It takes courage and determination to stand up to ignorance.

Chances are, in our lives, we have stood on both sides of that fence. There seems to be an inordinate amount of it (ignorance) lately. Ignorance fuels prejudice, prejudice feeds hatred and at times this can turn to violence. In the long run we all pay the price for it.

There have been numerous letters and editorials in the newspaper lately sharing views on the subject of equal rights. There have been predictions of dire consequences up to and including our “social ecology.”

Over history, this argument has become a well-used and well-worn (out) tool by factions in their concerns over any number of issues. In the long run, few, if any, of these dire predictions has born fruition.

Instead, given the test of time, most of these issues melded quite nicely into society and we moved on. Predictions of chaos were sounded when the slaves were freed. A century later it was the Voting Rights Act that bore concern. When women were given the right to vote it was sure to be our downfall. And women at military academies. We would surely fall.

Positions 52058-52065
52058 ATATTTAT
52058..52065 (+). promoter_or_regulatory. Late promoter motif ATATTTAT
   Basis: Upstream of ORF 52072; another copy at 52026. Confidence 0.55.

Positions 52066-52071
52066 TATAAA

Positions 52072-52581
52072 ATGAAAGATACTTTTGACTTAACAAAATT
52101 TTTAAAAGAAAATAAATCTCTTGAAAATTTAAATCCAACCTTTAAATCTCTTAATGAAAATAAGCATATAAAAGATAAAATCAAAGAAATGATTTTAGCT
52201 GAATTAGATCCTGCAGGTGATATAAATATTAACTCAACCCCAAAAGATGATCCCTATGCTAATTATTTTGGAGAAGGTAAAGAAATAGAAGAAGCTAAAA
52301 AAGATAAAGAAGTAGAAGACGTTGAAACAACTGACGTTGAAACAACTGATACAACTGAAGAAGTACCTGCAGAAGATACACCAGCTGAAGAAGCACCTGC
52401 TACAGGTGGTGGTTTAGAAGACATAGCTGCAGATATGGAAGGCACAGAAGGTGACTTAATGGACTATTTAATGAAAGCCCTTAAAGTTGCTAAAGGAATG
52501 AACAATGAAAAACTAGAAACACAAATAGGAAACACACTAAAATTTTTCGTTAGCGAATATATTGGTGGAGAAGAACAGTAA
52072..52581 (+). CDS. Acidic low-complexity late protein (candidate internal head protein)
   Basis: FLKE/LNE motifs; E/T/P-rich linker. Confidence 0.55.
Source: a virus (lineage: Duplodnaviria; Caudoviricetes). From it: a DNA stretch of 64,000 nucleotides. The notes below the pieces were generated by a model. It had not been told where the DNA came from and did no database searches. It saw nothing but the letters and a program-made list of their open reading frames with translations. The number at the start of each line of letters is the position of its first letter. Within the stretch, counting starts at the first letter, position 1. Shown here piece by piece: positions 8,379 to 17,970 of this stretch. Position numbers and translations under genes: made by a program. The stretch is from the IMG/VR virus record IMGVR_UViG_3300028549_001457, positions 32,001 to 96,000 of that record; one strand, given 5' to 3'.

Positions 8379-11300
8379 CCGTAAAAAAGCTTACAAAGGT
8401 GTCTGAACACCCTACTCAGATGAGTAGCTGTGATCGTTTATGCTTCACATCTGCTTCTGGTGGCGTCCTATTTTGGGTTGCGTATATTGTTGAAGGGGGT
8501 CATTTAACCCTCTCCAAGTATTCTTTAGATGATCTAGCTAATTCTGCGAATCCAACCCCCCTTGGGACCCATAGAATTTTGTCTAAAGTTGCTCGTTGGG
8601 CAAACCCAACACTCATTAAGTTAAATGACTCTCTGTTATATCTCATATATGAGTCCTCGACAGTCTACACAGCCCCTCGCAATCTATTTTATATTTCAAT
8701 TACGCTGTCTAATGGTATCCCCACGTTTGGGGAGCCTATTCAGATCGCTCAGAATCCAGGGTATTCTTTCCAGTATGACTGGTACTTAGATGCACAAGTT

Yet here we are. Some of these concerns, over time, have bordered on ludicrous. A prominent psychologist of the time once predicted severe social consequences to the family when, of all things, the Teddy bear was introduced about 100 years ago. Motherhood was in extreme danger.

I’ve done no studies on families nor written any reports on social ecology. I know this, however, that while gay marriage may, but probably not, threaten our daily lives and social ecology, ignorance is a far greater threat.

John Kenneth Galbraith once said, “The conventional view serves to protect us from the painful job of thinking.”

Robert A. Creamer


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